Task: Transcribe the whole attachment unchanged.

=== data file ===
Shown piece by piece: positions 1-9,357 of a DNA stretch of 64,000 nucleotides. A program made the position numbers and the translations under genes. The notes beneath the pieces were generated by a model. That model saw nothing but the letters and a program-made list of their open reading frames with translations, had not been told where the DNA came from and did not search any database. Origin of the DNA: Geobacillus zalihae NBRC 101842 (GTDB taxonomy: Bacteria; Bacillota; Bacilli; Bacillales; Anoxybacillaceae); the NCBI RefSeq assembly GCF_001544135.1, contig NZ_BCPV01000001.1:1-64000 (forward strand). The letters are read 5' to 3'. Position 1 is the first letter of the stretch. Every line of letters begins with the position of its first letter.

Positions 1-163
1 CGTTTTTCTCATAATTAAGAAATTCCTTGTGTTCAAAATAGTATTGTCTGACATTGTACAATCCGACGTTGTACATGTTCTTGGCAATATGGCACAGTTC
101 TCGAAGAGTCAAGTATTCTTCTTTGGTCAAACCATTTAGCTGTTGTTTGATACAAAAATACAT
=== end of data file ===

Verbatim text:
Shown piece by piece: positions 1-9,357 of a DNA stretch of 64,000 nucleotides. A program made the position numbers and the translations under genes. The notes beneath the pieces were generated by a model. That model saw nothing but the letters and a program-made list of their open reading frames with translations, had not been told where the DNA came from and did not search any database. Origin of the DNA: Geobacillus zalihae NBRC 101842 (GTDB taxonomy: Bacteria; Bacillota; Bacilli; Bacillales; Anoxybacillaceae); the NCBI RefSeq assembly GCF_001544135.1, contig NZ_BCPV01000001.1:1-64000 (forward strand). The letters are read 5' to 3'. Position 1 is the first letter of the stretch. Every line of letters begins with the position of its first letter.

Positions 1-163
1 CGTTTTTCTCATAATTAAGAAATTCCTTGTGTTCAAAATAGTATTGTCTGACATTGTACAATCCGACGTTGTACATGTTCTTGGCAATATGGCACAGTTC
101 TCGAAGAGTCAAGTATTCTTCTTTGGTCAAACCATTTAGCTGTTGTTTGATACAAAAATACAT